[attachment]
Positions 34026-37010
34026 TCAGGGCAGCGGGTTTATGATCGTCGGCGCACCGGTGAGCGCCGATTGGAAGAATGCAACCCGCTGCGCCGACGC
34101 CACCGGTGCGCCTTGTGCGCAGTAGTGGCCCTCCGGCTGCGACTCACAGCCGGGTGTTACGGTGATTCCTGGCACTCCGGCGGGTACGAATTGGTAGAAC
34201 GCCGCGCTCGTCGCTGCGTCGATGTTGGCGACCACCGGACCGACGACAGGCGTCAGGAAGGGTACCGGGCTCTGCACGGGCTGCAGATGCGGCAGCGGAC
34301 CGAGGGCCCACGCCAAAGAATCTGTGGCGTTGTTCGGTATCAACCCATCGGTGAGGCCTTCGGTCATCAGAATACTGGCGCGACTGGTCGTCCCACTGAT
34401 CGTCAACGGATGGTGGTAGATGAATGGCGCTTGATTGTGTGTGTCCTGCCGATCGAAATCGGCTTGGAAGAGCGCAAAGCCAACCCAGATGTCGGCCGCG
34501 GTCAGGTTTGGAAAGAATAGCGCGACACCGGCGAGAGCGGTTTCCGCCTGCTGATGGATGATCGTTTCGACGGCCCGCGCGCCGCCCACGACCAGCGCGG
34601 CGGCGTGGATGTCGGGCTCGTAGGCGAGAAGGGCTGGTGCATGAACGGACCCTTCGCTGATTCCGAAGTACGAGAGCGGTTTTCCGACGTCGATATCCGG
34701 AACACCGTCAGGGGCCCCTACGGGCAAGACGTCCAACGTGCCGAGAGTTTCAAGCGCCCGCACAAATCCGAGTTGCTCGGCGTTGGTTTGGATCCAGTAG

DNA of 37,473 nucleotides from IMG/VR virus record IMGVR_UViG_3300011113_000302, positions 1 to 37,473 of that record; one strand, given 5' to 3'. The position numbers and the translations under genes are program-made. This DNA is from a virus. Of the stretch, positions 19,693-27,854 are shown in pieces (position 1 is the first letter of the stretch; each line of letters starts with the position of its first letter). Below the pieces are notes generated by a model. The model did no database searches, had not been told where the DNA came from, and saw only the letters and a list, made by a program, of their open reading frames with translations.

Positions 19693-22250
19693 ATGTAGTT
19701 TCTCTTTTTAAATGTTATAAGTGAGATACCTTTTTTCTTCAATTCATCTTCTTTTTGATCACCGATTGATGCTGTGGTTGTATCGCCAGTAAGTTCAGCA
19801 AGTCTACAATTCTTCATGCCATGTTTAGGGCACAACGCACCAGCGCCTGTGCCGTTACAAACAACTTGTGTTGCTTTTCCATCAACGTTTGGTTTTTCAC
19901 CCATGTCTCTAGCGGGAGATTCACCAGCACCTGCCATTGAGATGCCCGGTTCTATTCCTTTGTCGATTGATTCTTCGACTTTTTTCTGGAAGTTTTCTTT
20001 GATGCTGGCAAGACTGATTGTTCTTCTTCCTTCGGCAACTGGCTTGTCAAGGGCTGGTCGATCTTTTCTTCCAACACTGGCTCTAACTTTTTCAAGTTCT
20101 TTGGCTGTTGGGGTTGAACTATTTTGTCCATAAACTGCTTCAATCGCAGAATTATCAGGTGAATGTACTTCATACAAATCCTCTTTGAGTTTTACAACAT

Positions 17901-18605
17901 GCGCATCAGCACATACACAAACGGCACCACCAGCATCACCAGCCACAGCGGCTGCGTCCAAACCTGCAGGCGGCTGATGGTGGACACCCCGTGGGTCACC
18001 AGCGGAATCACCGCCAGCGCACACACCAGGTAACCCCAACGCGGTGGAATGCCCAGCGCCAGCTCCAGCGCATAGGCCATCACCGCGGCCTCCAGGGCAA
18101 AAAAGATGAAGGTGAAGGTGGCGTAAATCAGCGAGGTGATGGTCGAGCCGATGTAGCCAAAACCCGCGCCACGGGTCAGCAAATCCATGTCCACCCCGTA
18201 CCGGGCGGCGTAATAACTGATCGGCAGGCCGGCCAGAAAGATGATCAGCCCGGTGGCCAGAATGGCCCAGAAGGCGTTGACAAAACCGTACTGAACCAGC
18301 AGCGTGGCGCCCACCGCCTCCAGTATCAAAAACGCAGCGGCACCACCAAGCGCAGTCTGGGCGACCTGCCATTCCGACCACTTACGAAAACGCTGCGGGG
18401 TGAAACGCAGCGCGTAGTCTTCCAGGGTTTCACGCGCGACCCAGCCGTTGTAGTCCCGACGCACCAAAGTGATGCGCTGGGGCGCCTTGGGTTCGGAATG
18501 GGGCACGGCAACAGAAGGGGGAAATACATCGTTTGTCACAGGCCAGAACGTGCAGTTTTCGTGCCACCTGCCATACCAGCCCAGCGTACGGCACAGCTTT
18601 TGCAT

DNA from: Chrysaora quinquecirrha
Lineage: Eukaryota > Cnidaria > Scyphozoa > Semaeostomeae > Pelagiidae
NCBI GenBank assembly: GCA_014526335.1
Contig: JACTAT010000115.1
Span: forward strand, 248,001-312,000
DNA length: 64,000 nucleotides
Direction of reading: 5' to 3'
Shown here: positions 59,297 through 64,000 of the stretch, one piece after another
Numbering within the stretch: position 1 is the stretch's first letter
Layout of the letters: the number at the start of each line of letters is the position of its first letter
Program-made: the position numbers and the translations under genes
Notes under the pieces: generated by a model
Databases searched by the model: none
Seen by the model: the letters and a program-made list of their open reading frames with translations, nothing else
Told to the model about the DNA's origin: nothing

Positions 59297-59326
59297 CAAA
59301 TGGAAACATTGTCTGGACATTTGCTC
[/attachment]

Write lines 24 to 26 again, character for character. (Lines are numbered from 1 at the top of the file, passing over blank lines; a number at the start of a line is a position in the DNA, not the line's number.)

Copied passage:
18401 TGAAACGCAGCGCGTAGTCTTCCAGGGTTTCACGCGCGACCCAGCCGTTGTAGTCCCGACGCACCAAAGTGATGCGCTGGGGCGCCTTGGGTTCGGAATG
18501 GGGCACGGCAACAGAAGGGGGAAATACATCGTTTGTCACAGGCCAGAACGTGCAGTTTTCGTGCCACCTGCCATACCAGCCCAGCGTACGGCACAGCTTT
18601 TGCAT